The concept based on the Event Driven Product Engine with a predefined set of events (tasks) allows the use of a uniform mechanism for defining and processing financial products for all product lines, such as:



 Current Accounts


Another important feature of the solution is the autonomy and independence of the components, as a result, the modules supporting the representation of a client, account, client group, limit, product, transaction, fees and commissions, loans, deposits, accounting, affiliate programs, etc., are completely independent modules and may also be independently as part of processes based on other Core solutions. The physical separation of components and ease of integration allows for their independent development, testing, as well as replacing them with currently used business solutions.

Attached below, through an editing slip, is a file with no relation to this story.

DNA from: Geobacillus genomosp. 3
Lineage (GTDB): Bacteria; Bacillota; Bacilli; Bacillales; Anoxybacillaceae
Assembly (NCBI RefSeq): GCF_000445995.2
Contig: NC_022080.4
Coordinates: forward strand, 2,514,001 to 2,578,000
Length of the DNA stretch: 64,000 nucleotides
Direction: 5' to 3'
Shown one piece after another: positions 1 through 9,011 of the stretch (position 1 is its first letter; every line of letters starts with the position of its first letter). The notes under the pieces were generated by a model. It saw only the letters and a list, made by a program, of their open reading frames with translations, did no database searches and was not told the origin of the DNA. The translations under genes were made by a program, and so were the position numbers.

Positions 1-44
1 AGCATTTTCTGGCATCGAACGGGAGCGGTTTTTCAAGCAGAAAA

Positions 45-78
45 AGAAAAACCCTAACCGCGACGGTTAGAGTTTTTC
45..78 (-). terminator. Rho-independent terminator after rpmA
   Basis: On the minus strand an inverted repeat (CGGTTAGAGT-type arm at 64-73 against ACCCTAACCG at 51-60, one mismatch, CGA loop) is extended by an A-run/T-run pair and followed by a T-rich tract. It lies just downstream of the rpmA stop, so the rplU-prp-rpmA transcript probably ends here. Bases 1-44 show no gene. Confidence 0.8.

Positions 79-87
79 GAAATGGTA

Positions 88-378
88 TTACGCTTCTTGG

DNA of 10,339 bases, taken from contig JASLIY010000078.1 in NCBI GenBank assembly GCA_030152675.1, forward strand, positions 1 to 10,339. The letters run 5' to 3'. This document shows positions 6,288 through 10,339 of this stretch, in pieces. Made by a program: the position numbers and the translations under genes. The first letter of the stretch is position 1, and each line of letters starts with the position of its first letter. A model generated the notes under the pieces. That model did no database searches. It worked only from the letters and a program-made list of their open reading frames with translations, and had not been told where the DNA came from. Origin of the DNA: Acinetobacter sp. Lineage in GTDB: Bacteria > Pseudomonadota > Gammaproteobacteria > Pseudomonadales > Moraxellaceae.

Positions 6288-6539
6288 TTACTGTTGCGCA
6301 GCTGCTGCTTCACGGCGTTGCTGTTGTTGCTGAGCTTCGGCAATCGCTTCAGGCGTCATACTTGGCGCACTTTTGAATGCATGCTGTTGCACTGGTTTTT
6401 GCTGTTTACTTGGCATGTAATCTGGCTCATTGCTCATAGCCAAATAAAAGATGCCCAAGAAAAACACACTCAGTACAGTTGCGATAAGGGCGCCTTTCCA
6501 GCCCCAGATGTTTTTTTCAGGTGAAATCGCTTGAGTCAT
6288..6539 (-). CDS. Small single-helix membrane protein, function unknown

Use of EDA by famous brands

Event- driven architecture is also often used in other industries. Let’s look at selected examples of its use in industries such as e-commerce or media.

X (ex-Twitter)

X (ex-Twitter) uses an event architecture to send messages between users. Each message is represented by an event that is forwarded to all interested systems, such as message processing systems, data analysis systems and notification systems.



Netflix uses event architecture to manage video content. Each event, such as the start of a video or the end of a video, is communicated to all interested systems such as playback systems, recommendation systems, and analytics systems.